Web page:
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charleston. she started her teaching career in 19167 in a rural school. a island off the coast of charleston. she continued her career in urban schools in south carolina, spent most of her teaching career -- all of her teaching career in south carolina. then in 1956, the state of south carolina passed a law forbidding state employees from belonging to subversive organizations such as the naacp. she lost her job, and her retirement and then she developed a citizenship education program to be used during the civil rights movement. so the citizenship schools were designed to enable fors in the south to learn to read and write so they could pass the literacy test required by southern states to register to vote. but beyond that --
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so they had a practical literacy component. beyond that, clarks' curriculum taught people about political literacy and economic literacy. so for her the focus -- the first hurdle was registering to vote. but the real job was coming to understand citizenship responsibilities, and then using the vote to bring improvement to your local community. the ostensible first goal of the school was to pass the literacy test and register to vote. each southern state had a different literacy test that usually required applicants to read a section of the state -- read and interpret a section of the state constitution to the satisfaction of the registrar. it was always a white person who could find anything to say that -- wasn't good enough.
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you had to sign your name on the form. that was the first step and it was a concrete goal. once people were able to do that, they could imagine doing other things as well. it's like this practical literacy gave people the self-confidence they had otherwise lacked because they had been dependentn't own other people because they read for themselves. how the citizenship schools worked -- highlander oversaw them from 1957 until 1961, and at which point it transferred the program to the southern christian leadership conference which was dr. king's organization. from there the program spread throughout the south. how they did this, they had community organizers identifying people who would most likely make good teachers in their community. they looked for people with ph.d. minds who had never had a chance to get an education.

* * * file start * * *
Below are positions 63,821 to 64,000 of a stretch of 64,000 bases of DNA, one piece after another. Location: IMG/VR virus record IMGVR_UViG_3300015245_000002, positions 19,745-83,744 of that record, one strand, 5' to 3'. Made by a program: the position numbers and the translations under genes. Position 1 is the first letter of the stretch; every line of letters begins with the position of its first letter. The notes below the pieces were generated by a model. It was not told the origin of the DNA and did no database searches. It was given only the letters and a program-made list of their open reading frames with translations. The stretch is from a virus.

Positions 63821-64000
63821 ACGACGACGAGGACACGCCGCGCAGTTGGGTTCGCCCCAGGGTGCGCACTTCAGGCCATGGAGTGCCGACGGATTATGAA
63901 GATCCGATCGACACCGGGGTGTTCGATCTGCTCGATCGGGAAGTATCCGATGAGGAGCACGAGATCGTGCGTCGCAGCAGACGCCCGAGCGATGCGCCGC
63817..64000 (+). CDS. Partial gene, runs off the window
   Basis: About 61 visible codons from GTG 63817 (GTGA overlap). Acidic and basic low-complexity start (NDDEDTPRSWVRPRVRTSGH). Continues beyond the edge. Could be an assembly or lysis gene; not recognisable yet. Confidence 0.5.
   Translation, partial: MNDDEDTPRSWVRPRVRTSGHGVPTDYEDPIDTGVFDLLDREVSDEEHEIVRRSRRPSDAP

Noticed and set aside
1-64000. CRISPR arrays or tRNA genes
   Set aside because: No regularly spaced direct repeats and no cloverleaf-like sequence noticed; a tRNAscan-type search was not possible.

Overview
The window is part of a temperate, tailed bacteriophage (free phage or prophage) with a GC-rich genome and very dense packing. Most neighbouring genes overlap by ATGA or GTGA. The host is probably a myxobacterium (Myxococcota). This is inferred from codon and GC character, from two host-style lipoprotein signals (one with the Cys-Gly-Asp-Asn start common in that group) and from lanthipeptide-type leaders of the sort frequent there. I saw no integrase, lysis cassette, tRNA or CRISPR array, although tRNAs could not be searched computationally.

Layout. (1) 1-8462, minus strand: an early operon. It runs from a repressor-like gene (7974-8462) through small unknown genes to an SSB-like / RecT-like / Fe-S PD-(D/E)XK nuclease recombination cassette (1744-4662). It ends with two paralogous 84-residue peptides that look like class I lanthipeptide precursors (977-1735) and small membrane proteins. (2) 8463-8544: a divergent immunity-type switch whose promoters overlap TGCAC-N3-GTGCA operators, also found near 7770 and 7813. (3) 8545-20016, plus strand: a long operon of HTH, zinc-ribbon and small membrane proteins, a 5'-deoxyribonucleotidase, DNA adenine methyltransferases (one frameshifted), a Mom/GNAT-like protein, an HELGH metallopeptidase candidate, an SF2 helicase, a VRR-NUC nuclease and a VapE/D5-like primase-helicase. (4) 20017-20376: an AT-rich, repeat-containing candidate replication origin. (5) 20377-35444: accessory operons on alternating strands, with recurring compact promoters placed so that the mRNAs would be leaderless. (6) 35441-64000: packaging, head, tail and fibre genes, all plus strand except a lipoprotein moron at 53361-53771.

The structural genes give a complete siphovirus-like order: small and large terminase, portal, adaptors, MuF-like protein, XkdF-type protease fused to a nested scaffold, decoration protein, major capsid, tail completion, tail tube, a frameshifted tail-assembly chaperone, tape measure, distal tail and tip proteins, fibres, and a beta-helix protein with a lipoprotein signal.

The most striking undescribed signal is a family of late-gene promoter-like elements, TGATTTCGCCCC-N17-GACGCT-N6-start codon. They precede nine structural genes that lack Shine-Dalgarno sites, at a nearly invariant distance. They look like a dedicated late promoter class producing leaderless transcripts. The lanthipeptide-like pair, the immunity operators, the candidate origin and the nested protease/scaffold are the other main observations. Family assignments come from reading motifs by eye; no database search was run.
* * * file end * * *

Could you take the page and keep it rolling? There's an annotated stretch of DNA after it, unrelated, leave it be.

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so of it very grassroots. and they would bring people to a weak long workshop where they would teach them how to teach the classes, how to recruit students, how to gauge peoples' educational levels, and how to identify what needed doing in the community, and then start to work on that problem. another part of the gene use of the citizenship schools that few moderate white southerners could argue against teaching semiliterate african-americans to read and write. so segregation actually at times provides a camouflage. white people don't know what is going on in the classroom. it's only once people who pass through the schools put what they learned in to practice that white people start to figure out these schools are a source of
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the problem. so the genius is that segregation provides cover. but the schools are funded by private foundation, and teachers receive a small stipend for teaching. they meet two nights a week and usually run for five or six weeks, e then everybody goes to attempt to register. they are learning how to read a tax bill if they own property so they don't lose it for not paying their taxes; right? they are learning all the other skills that can be applied beyond going vote. that's the significance. and throughout her life she was part of a networking of black women activists in the south. so people that she knew were people like el will --
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ella baker. she metro is a parks -- met rosa parks where they developed the school initially. four months after parks left high lander is the day she refuses to move from her seat on the bus; right. there's a lot of behind-the behind-the-scenes going on in the movement before things emerge to public view. and clark was a big kind of behind-the-the scenes person preparing people to take action through her education program. as far as things that people don't know. i don't think that many people know of her. clark's first took political action in 1919 after world war i. she joined the charleston naacp
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to force charleston to hire black teachers in the black schools. public schools, because they only had white teachers at this point. and so she joined early, and she kept not an unbroken chain, say. she had bad experience. through bad experience she kind of set the pattern she would follow throughout her life. to advocate on black women and their professional options, but also on behalf of black children. it was through employment and political education. it ebbs and flows over the course of her life been it's always there. one thing thing is important
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that clark recognized is that -- she said one time it's like the peddle throne in the -- thrown in the pond. i think it was a lifelong approach for her. it shows her wisdom. ..

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Book TV
CSPAN June 15, 2013 9:00pm-10:01pm EDT

Yang Jisheng Education. (2013) 'Tombstone The Great Chinese Famine, 1958-1962.' New.

TOPIC FREQUENCY China 20, Hayek 7, Us 5, Mr. Yang 5, Charleston 4, South Carolina 3, John Taylor 3, Naacp 2, New York 2, Karl Marx 1, Mr. Taylor 1, Clarks 1, Tweet Us 1, Soviet Union 1, United States 1, The City 1, Yang Jisheng 1, Ella Baker 1, America 1, Cafeteria 1